Residents of a new 20-unit public housing development near the Dickson shops began moving in this week, and one tenant, Betty Lowrey, already has her raised garden beds in situ.
Mrs Lowrey said she has been living in a house on the same street as her new place since 1978, and when Housing ACT approached her 12 months ago to discuss the relocation, she was hesitant.
“I felt a bit uncertain about it. But the doctor told me I had to get out of there because of the stairs, with my legs, which made it easier for me to make the decision,” she said.
Speaking outside the sparkling new building on 22 February, ACT Minister for Housing and Suburban Development Yvette Berry said the homes built through the Growing and Renewing Public Housing program were designed to provide sustainable, affordable homes that meet the needs of tenants “now and into the future”.
“We all want to have a home that suits our needs, we all have the same hopes and aspirations across the community regardless of your background or your income,” she said.
The 20-unit development replaces four old public housing properties, part of the Government’s commitment to renew 1,000 homes and build 400 new dwellings.
A Tenant Relocation Team works to make the transition as smooth as possible, and each new unit meets a Gold Class Liveable standard and six-star energy efficiency rating.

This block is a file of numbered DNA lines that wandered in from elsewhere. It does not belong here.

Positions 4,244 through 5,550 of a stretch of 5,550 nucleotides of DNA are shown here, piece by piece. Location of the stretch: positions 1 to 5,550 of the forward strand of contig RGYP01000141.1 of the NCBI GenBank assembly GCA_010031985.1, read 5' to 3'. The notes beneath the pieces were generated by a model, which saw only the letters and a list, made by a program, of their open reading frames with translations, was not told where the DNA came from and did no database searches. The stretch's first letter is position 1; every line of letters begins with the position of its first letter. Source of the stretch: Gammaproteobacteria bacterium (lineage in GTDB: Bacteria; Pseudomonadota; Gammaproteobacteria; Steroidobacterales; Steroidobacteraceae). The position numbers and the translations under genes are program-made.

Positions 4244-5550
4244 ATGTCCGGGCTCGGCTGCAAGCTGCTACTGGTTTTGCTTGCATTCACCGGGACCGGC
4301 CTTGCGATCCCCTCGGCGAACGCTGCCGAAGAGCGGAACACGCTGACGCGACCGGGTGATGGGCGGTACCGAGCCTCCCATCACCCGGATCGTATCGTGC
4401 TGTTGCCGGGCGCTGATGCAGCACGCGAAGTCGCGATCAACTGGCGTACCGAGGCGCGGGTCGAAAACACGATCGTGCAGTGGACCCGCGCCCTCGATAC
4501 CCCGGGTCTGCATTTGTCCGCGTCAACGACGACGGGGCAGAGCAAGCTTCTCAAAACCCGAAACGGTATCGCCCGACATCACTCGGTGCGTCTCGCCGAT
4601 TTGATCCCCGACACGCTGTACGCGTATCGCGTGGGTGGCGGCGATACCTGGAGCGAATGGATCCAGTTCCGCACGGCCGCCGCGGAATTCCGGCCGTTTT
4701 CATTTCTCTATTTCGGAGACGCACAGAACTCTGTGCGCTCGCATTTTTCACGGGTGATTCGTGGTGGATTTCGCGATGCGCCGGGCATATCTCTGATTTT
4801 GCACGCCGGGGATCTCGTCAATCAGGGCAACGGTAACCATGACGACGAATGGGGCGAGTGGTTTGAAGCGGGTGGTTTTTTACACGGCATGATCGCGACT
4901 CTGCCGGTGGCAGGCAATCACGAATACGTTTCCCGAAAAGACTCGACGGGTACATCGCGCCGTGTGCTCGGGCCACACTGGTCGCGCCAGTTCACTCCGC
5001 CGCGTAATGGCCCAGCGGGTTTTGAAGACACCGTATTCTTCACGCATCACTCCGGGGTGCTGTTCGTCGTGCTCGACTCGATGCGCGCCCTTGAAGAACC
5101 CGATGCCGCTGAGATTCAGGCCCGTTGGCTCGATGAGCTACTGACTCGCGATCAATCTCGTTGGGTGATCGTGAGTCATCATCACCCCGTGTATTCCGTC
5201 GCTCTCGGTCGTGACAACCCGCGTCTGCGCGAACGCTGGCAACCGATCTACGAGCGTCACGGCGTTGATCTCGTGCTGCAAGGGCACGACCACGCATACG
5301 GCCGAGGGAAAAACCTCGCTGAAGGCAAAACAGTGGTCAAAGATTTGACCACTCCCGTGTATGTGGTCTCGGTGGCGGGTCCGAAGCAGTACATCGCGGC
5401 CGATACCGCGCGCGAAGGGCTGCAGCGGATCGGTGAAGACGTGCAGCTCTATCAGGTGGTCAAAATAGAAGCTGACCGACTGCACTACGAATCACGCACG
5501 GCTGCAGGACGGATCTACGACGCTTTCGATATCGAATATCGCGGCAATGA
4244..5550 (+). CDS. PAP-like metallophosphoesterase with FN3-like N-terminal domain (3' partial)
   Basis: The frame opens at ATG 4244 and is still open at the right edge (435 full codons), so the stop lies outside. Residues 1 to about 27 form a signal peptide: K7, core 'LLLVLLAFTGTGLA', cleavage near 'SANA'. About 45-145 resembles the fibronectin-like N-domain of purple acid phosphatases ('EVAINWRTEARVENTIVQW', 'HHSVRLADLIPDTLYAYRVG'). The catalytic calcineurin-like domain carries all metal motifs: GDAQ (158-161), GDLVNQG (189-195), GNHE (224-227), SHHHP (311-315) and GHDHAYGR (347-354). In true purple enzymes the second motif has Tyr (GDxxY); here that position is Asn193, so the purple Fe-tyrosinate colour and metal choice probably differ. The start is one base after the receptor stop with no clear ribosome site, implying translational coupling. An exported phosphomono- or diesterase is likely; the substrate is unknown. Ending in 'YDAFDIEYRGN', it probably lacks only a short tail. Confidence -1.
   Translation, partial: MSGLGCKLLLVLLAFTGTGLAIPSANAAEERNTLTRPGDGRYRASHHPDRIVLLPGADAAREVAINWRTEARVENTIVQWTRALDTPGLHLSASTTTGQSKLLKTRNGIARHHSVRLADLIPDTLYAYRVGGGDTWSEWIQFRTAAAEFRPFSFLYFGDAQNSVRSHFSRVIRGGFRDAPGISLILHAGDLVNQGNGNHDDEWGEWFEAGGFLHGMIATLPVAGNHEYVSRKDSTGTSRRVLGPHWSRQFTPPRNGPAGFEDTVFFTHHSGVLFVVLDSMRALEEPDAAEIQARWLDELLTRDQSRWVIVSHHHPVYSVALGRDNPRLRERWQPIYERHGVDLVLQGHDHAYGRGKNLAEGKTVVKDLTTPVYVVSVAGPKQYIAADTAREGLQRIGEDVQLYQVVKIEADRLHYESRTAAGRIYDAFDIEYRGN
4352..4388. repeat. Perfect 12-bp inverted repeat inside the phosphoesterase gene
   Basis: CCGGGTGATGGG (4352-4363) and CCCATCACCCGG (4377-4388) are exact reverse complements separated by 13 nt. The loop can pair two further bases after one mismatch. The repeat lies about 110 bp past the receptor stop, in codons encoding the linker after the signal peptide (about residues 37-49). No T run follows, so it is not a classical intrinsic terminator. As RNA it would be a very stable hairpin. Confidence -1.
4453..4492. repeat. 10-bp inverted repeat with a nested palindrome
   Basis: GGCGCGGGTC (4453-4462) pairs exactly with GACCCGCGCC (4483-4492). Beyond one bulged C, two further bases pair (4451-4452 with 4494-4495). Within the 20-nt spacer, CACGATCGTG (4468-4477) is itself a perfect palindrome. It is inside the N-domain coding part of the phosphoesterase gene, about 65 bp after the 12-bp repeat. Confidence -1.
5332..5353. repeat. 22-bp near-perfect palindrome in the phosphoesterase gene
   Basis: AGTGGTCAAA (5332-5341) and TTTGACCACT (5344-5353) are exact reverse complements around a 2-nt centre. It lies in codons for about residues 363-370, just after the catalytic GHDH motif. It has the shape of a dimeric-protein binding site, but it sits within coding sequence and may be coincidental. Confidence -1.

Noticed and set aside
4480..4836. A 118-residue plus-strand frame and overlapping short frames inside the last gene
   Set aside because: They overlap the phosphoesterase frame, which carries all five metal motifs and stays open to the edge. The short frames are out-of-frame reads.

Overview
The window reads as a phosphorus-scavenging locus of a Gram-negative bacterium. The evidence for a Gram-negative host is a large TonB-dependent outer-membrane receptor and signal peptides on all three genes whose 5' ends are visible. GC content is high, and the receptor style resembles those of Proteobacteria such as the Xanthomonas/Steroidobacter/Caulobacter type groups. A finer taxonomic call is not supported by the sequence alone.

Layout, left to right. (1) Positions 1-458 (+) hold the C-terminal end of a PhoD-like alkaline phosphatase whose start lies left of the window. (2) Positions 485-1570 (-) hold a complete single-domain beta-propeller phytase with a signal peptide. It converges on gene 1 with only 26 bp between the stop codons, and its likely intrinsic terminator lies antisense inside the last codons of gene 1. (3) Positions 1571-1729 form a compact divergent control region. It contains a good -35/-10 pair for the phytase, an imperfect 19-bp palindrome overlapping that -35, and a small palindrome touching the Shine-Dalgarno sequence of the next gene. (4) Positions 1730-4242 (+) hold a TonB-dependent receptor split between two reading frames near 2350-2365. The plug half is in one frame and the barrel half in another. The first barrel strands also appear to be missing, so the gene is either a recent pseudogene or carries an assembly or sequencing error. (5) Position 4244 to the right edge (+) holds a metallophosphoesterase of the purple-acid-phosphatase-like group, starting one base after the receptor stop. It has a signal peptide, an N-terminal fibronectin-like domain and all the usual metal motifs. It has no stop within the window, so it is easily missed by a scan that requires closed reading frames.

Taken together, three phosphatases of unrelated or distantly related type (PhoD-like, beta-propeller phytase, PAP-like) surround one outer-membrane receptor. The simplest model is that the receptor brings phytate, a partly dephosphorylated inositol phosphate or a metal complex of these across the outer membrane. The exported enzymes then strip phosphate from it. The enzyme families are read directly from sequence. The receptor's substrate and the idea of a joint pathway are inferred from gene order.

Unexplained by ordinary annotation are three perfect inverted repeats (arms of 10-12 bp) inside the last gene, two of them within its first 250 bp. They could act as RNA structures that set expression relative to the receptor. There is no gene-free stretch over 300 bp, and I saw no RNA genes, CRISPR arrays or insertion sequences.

Housing ACT occupational therapists make design modifications to support the needs of tenants on a case-by-case basis, as their abilities change throughout their lives.
The complex comprised of a mix of one-, two- and three-bedroom homes includes a communal garden, secure fencing and electronic gates.
Mrs Lowrey said her new home was “just beautiful” and she loved the security it offered.
There are 138 dwellings under construction as part of the five-year program, and 160 properties have been built or purchased since its inception.
“We want to make sure that homes are in places where people need them and where people want them most, which is in every suburb across the city,” Ms Berry said.
A recent Productivity Report on Government Services found more public housing was urgently needed across Canberra. While the ACT saw an 18% increase in population from 2011 to 2020, the number of public housing dwellings slightly decreased in the same period.
There is currently an 81-day wait for a vacant property, and earlier this month ACT Council of Social Services CEO Dr Emma Campbell said the ACT housing crisis was worsening and the recent ACT Budget provided “little comfort to Canberrans trying to keep a roof over their heads”.
“As the ACT recovers from the COVID-19 health and economic crisis, higher investment in housing delivers a high benefit,” she said.
“For every $1 million invested in social housing, GDP is boosted by $1.3 million.”
The 2020-21 Budget allocates $105 million over the next four years to 2023-24 to further boost public housing infrastructure.
Ms Berry told reporters the work that went into the Growing and Renewing Public Housing program should not be underestimated.
She said she was “really proud” of the new development and knew there was more work to do.
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